DEXTER, Maine — When a group of former shoe company executives and public officials met earlier this month to discuss reviving a hand-sewing operation in Dexter, several questions came up.

How many former Dexter Shoe workers are still left in the area? The Dexter Shoe factory, which once employed more than 750, closed in 2001.

How many former employees would be interested in working for the new venture, even part-time?

Would some of the retired shoe workers be willing to donate their time to train entry-level employees in manufacturing techniques, such as hand sewing?

The answers to most of these queries will probably be revealed soon. The group will host a job fair on 9 a.m.-noon Saturday, Jan. 4, at the Dexter town council chambers.

Brian Whitney from the Maine Department of Economic and Community Development attended a follow-up meeting on Dec. 28 at the Dexter Club to outline what the state and federal government can do to assist the start-up operation.

Gerry Marshall, a Corinna businessman who owns the former Dexter middle and elementary school buildings, said that he has contacted some major shoe manufacturers who are leaning toward adding American-made products to their line.

“I feel the time is now,” said Marshall. “We’re still in the research mode, but the response I’ve been getting has been amazing.”

Marshall said that manufacturers have been using subcontractors from China, Bangladesh and other foreign countries for years “but that’s changing. We can be one of these producers — maybe on a small scale at first, but I feel it can be done.”

Whitney said that out-of-state footwear companies have contacted his office “that are aware of Maine’s reputation in the shoemaking industry and who have asked about our workforce and availability … so it’s great to know you guys can hit the ground running if we have a prospect.”

Whitney said that American shoes “have such a good reputation today that Asia is one of our primary markets. A lot of our shoes made here are now going over there.”

The DECD official outlined some of the ways that the state can help with the operation, but noted that the scenario is “rather unorthodox. You have a workforce, but you don’t really have a product,” Whitney said.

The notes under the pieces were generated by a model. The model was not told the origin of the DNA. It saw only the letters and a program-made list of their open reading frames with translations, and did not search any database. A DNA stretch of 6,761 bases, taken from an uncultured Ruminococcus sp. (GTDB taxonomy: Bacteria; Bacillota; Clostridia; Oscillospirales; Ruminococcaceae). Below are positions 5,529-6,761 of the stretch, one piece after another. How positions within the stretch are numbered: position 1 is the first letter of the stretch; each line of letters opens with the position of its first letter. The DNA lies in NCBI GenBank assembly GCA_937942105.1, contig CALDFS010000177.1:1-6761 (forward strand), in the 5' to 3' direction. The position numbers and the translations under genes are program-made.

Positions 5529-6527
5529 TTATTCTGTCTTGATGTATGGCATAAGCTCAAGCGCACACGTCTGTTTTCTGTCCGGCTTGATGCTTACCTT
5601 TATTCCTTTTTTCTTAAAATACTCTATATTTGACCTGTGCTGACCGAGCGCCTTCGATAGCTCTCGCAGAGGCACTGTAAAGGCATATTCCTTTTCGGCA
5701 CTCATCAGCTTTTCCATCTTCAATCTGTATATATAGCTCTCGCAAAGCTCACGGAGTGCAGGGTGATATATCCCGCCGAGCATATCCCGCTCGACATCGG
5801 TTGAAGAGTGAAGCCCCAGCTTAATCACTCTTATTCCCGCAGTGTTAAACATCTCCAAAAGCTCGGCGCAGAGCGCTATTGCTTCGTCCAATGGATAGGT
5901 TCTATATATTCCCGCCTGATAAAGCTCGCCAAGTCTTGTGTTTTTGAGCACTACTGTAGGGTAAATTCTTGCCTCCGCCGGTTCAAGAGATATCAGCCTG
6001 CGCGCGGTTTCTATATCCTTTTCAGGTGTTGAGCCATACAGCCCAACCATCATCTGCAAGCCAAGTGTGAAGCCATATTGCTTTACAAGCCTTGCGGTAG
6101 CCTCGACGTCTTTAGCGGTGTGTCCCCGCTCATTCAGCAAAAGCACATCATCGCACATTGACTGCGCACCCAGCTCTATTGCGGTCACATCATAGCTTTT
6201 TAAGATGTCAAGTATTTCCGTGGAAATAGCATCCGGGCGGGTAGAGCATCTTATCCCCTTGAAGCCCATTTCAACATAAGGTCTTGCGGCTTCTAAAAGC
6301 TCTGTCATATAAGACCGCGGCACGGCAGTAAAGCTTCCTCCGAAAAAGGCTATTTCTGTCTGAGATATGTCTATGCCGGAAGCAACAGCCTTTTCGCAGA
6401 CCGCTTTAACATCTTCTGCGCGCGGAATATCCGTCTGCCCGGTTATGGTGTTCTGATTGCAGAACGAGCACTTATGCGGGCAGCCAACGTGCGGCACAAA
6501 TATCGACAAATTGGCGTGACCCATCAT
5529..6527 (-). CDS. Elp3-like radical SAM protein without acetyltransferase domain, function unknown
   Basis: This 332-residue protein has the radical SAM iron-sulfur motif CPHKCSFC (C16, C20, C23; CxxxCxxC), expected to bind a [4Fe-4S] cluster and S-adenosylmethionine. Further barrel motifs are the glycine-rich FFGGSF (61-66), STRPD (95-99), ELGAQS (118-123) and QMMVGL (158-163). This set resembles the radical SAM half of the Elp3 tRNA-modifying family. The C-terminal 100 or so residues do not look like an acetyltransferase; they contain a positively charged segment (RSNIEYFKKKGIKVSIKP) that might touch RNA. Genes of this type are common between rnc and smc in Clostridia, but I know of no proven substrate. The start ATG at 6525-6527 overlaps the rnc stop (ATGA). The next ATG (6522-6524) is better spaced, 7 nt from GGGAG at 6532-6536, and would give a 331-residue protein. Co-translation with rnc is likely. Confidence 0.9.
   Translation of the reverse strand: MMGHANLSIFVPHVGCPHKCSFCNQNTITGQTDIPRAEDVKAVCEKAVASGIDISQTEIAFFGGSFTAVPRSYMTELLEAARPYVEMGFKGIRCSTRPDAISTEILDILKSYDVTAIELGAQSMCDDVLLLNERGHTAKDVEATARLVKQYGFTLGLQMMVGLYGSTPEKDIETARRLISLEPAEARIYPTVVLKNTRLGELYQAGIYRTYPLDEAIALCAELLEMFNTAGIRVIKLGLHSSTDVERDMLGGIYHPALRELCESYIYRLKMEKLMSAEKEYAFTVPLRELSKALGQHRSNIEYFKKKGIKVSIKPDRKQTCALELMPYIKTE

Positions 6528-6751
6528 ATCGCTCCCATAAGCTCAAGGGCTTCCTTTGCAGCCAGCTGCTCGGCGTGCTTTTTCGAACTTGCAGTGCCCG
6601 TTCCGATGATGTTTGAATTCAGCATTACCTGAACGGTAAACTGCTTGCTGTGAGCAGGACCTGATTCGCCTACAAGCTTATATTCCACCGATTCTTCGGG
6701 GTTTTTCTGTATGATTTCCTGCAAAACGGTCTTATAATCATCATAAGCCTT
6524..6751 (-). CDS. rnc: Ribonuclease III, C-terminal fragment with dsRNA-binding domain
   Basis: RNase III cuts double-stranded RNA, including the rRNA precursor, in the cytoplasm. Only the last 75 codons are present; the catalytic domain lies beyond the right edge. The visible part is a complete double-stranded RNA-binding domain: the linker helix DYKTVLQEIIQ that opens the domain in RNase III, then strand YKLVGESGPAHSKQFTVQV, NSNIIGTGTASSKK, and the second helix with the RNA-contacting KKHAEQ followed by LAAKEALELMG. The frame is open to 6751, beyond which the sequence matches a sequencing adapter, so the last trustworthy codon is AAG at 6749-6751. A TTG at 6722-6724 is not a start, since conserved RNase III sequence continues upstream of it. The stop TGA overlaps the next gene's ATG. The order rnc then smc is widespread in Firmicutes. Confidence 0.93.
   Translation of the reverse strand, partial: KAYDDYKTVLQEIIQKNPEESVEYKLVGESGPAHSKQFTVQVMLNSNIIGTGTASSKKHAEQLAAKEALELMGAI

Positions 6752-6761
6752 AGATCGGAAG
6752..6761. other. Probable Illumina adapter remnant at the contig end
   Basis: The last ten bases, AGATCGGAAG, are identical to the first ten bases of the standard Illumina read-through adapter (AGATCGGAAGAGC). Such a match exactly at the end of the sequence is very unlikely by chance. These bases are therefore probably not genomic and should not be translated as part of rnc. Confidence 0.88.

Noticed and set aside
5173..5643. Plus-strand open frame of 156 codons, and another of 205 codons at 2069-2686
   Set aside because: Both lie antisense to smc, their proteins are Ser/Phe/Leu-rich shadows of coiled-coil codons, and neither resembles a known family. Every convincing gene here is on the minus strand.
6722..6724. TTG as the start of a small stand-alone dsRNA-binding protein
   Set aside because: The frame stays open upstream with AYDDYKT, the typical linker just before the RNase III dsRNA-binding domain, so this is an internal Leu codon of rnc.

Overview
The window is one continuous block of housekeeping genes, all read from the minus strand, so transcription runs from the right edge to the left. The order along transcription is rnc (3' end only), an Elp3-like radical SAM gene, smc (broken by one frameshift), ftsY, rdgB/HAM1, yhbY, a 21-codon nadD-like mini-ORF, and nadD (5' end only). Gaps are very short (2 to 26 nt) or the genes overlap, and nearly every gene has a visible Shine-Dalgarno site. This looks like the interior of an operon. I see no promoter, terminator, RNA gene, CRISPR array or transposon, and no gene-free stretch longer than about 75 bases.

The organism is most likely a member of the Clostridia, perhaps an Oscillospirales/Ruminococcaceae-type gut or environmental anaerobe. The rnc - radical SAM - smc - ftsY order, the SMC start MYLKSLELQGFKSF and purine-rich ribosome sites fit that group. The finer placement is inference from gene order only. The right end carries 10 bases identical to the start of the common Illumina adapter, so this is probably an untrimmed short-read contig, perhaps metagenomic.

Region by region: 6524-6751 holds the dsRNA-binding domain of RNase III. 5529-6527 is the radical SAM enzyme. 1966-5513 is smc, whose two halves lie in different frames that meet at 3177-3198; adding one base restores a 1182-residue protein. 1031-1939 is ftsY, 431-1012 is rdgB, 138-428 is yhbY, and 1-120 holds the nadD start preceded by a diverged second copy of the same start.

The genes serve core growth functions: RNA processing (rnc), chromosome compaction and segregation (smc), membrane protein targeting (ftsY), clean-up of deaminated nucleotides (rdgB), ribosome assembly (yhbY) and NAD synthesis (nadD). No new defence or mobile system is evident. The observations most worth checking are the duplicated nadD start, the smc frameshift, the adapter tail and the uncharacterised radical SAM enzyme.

He suggested that the group develop a more comprehensive business plan, and said the Maine Small Business Development Center and Small Business Association can assist them at no charge.

Financing can be obtained through the Finance Authority of Maine, Coastal Enterprises Inc., the Maine Rural Development Program or the U.S. Department of Agriculture.

Jim Costedio, who was the controller and import-export manager for Dexter Shoe, said that obtaining a local “inventory” of the workforce was important. “At this point, we’re not really comfortable starting a product from scratch,” Costedio said. “So we’d like to get on board with an existing company with an established product that needs production.”

Alisha Ames, who manages her husband’s chiropractic office in Corinna, said that a business plan “doesn’t necessarily need to have a product. We have to write a business plan based on a service for another entity … A business plan is always a work in progress. It’s always open for negotiations and subject to change.”

Retired teacher John Parola said that hosting an open house or job fair was the best idea to determine the level of interest in the community.

“People can come in, fill out a survey and what type of wages are expected, and we can go from there,” Parola said.

Marshall agreed. “We also have to be flexible. There are a lot of stay-at-home moms out there who only want to work three or four hours a day. So that’s something we can promote. We have to get away from the old shoe shop mentality of a 7-to-3 workday.”

Once the job fair is completed, the group plans to hold a follow-up meeting in mid-January.

In the meantime, Ames, Parola, former state Rep. Jim Tobin and Costedio have volunteered to work on the organization’s business plan.